The pervasiveness of obesity within our society has become a leading public health
concern. Weight loss interventions are largely ineffective over the long run, thus
researchers are turning their efforts toward weight gain prevention approaches. Given that
the time of greatest change in dietary quality and incidence of obesity is during young
adulthood, it would seem that prevention approaches would ideally target this population.
Currently, most prevention programs utilize informational approaches (i.e., providing
nutrition education) and/or are time intensive. Although these approaches show small
short-term effects, Appetite Awareness Training (AAT), delivered in a brief group
format, may offer a low-cost intervention aimed at sustainable skills. With an emphasis
placed on an individual's ability to eat intuitively based on bodily hunger and satiety
cues, AAT transforms an individual's approach to eating, instilling long lasting
awareness of one's eating habits. This study evaluated the efficacy of a brief AAT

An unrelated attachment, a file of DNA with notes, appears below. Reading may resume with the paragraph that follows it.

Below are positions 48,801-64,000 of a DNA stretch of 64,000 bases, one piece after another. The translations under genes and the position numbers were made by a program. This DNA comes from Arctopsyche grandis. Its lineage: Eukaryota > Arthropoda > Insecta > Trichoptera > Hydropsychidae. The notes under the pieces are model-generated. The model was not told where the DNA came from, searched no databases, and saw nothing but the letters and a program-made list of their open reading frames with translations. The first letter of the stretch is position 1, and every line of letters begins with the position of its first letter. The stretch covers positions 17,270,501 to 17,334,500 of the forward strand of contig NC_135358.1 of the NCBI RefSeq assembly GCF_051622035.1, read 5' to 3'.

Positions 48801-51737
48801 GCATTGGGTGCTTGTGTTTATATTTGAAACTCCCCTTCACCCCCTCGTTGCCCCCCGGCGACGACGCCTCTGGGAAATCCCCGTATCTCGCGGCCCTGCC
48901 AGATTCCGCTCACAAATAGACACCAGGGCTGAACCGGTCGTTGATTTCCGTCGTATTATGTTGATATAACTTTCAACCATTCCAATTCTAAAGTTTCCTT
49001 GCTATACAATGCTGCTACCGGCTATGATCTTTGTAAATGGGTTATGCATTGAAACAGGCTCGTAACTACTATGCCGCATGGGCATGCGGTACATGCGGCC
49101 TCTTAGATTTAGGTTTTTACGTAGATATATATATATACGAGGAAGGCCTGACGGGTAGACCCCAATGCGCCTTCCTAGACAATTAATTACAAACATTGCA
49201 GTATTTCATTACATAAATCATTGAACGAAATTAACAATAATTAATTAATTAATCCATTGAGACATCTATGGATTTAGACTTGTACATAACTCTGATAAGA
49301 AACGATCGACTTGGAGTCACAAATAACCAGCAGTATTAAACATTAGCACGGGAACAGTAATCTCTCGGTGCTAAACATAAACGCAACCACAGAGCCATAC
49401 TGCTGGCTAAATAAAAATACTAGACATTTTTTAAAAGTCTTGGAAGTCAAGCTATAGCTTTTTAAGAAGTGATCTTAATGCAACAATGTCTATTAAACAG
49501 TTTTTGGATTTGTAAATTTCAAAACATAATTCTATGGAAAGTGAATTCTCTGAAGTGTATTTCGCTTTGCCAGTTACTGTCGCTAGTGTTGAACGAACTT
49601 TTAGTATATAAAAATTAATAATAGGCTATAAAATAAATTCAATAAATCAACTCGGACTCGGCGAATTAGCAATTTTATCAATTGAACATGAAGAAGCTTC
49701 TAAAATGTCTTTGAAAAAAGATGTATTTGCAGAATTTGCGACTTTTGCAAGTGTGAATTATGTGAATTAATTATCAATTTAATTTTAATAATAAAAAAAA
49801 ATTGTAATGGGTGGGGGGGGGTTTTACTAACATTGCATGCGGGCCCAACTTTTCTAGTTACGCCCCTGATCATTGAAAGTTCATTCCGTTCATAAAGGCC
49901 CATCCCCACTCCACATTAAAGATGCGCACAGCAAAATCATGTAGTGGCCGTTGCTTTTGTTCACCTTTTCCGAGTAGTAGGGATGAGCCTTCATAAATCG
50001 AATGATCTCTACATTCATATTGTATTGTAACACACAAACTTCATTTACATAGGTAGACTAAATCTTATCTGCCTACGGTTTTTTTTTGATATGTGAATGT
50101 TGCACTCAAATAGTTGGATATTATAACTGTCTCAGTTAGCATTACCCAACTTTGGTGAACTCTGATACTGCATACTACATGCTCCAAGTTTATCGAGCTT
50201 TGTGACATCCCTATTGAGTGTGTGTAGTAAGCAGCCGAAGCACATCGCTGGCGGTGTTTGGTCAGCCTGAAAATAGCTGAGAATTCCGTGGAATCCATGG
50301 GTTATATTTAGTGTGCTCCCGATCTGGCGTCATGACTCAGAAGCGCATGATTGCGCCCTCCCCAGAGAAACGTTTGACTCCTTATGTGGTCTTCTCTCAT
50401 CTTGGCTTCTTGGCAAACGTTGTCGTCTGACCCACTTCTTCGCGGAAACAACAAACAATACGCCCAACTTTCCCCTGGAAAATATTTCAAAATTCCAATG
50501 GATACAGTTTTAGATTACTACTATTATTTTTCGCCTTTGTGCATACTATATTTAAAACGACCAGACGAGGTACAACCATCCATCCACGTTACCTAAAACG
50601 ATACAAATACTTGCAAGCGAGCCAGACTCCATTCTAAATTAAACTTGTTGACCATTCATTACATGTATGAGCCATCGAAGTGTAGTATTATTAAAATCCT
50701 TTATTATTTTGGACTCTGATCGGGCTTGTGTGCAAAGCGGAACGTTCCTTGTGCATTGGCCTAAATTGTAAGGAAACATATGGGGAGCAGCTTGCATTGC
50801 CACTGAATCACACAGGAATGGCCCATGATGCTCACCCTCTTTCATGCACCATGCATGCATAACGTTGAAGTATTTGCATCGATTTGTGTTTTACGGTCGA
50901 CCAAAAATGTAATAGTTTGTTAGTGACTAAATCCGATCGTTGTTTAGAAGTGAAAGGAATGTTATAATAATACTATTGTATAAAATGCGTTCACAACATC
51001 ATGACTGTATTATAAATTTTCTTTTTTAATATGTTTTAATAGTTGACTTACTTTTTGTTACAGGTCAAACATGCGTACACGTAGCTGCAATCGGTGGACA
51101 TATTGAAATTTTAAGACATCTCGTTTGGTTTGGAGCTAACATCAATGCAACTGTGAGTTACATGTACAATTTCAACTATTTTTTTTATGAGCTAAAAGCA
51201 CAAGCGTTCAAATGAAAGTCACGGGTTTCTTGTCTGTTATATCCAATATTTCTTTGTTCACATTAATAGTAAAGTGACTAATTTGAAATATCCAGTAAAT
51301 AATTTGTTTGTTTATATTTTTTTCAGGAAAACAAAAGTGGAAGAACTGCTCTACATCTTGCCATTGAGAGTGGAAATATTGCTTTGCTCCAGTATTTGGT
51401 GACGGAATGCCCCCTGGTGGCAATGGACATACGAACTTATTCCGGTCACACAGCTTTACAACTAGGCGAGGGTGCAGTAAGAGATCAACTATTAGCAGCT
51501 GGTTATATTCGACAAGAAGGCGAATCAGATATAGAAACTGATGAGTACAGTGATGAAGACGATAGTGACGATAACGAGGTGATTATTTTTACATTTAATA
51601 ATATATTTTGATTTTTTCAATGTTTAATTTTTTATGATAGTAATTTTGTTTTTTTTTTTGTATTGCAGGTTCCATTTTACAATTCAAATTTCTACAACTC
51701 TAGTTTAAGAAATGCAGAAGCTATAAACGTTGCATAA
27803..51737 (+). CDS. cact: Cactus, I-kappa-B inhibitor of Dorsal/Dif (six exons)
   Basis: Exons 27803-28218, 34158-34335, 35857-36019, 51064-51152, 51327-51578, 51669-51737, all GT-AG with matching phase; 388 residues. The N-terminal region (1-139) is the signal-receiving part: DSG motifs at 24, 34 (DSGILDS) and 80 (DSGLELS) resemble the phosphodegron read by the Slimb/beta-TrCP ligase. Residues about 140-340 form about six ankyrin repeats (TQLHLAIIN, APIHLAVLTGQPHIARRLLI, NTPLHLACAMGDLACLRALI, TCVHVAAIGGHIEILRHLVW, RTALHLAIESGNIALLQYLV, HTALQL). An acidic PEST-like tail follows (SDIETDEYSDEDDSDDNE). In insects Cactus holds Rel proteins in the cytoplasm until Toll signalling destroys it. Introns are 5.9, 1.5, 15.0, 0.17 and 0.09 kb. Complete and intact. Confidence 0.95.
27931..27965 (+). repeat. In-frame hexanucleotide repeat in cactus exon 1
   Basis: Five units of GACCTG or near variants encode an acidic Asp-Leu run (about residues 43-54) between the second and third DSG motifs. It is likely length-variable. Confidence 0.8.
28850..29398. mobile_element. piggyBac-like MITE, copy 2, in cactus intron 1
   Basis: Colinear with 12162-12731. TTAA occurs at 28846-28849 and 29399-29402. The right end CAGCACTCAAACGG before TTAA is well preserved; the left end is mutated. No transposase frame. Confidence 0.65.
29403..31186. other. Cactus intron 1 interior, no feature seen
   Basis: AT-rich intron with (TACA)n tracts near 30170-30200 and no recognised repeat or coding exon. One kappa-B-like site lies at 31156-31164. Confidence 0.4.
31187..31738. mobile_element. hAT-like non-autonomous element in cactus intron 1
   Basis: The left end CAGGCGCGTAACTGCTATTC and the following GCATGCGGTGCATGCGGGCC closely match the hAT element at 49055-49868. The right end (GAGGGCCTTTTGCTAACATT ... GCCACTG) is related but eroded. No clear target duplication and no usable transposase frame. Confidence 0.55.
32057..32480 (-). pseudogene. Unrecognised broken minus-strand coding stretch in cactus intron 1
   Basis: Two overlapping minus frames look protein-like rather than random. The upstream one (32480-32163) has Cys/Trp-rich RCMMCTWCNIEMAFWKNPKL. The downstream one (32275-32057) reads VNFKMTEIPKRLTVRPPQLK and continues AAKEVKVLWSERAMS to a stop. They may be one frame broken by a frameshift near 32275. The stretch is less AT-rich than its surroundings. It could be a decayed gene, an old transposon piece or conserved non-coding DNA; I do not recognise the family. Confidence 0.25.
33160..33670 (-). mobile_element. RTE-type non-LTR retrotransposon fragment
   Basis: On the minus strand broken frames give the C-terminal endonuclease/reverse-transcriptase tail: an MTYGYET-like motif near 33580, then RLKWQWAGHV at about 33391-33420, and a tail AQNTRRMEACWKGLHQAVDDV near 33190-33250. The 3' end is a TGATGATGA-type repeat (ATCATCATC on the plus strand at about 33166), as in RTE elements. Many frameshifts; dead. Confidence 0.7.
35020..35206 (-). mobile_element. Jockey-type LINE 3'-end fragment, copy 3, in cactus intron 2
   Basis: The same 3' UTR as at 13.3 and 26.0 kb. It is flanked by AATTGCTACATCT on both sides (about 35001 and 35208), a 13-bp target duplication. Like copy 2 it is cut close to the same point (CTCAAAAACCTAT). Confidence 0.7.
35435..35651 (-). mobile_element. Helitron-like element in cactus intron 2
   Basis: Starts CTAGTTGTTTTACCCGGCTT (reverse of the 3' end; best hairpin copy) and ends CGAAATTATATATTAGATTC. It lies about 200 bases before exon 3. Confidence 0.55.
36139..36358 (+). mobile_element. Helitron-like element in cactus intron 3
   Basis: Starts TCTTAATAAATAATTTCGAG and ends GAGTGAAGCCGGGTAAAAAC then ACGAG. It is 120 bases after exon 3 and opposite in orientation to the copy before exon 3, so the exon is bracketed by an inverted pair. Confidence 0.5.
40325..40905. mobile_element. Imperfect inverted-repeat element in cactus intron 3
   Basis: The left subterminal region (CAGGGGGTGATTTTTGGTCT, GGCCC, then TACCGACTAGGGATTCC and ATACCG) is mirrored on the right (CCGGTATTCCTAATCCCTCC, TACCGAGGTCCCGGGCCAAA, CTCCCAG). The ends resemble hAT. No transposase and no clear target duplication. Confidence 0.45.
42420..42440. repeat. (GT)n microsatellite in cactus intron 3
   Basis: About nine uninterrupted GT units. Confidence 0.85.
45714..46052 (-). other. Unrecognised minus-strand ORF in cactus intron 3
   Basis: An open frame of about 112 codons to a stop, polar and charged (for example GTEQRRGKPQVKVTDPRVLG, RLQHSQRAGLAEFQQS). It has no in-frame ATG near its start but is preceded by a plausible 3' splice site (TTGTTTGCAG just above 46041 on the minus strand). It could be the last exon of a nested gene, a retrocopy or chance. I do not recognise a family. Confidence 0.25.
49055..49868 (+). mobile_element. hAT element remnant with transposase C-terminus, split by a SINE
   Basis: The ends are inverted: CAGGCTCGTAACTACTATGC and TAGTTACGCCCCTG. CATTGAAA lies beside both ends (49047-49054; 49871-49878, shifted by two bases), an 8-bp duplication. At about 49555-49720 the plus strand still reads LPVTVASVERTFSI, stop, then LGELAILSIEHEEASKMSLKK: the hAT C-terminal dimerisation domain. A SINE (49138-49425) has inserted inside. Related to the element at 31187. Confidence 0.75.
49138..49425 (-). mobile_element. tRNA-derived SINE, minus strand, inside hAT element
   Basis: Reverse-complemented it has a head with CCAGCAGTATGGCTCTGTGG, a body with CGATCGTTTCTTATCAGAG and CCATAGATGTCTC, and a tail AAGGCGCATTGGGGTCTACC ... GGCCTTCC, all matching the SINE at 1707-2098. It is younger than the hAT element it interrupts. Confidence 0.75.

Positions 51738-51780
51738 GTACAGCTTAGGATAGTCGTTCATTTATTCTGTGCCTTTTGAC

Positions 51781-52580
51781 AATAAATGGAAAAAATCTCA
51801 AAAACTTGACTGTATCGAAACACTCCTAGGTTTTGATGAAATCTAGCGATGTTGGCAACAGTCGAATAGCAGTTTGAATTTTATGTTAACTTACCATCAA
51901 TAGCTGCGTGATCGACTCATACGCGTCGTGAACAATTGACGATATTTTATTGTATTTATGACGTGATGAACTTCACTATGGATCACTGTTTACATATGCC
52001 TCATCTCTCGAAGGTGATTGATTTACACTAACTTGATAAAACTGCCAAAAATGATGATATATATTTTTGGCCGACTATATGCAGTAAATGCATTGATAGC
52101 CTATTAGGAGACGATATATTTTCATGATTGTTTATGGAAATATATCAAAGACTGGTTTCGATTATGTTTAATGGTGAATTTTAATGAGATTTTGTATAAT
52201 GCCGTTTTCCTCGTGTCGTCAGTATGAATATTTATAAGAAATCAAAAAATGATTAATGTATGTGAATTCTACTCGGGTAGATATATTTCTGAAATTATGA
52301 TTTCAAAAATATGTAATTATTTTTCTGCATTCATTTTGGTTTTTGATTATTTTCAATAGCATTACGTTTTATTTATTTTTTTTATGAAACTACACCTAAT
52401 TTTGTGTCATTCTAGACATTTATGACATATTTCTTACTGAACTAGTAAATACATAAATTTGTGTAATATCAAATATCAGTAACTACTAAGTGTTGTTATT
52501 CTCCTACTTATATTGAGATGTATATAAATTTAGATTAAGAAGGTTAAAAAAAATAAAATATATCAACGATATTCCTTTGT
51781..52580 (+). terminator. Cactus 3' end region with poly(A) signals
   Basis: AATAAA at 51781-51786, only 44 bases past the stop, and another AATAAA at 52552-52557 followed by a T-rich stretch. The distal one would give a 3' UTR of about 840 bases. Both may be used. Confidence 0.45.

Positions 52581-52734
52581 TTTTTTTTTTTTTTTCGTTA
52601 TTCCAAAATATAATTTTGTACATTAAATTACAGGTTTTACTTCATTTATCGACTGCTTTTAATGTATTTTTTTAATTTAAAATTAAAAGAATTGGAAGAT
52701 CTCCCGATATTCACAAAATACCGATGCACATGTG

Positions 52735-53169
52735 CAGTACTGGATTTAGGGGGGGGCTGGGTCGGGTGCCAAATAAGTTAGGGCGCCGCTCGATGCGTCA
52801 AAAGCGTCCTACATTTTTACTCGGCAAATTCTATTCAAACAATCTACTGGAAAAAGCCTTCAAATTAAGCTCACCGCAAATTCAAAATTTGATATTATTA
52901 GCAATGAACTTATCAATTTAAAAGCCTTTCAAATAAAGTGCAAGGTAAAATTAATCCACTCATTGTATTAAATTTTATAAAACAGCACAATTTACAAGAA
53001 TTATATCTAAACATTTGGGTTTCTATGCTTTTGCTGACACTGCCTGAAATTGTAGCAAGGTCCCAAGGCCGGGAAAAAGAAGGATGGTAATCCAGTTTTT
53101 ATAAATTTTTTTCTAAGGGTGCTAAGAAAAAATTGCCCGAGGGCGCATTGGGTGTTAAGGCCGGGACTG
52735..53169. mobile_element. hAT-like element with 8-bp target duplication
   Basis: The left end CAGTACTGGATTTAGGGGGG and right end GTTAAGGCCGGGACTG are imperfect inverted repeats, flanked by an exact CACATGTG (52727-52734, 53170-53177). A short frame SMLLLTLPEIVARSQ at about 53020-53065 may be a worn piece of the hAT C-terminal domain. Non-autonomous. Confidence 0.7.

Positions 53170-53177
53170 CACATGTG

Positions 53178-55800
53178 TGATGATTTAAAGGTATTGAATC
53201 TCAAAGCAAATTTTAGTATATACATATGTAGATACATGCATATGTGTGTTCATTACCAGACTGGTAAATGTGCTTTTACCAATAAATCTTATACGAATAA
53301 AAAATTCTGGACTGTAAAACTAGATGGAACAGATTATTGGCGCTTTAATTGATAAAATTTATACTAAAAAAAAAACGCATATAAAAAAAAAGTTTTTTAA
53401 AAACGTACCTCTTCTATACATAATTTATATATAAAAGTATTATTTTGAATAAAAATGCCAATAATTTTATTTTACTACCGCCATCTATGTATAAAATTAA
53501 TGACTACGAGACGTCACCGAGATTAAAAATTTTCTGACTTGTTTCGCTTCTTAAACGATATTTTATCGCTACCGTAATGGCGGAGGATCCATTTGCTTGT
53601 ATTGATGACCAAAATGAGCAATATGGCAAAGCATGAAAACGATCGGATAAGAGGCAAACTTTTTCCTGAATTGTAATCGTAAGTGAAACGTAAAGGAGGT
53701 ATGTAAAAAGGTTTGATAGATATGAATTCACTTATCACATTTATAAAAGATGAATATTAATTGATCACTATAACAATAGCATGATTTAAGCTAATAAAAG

intervention versus a standard nutrition information intervention (NE) versus a notreatment
control. Freshman women (n=34) were randomly assigned to one of the three
groups. Changes in weight, BMI, eating self-regulation, and other psychosocial variables
were assessed at baseline, post-intervention, and 18 weeks post-intervention. Preliminary
results show brief interventions (AAT and NE) to supersede no intervention with regards
to ability to prevent unintended weight gain. Further, AAT participants showed greater
confidence in efficaciously managing their weight and refraining from eating due to
A Plan B Research Project submitted to the Faculty of University of Minnesota by
Lauren E. Vieaux in Partial Fulfillment of the Requirements for the Degree of Masters of Arts. May 2016.
University of Minnesota, Duluth. College of Education and Human Service Professions.
Vieaux, Lauren E.
A Brief Appetite Awareness Intervention for Eating and Weight Regulation Among College Freshmen: A Randomized Clinical Trial.
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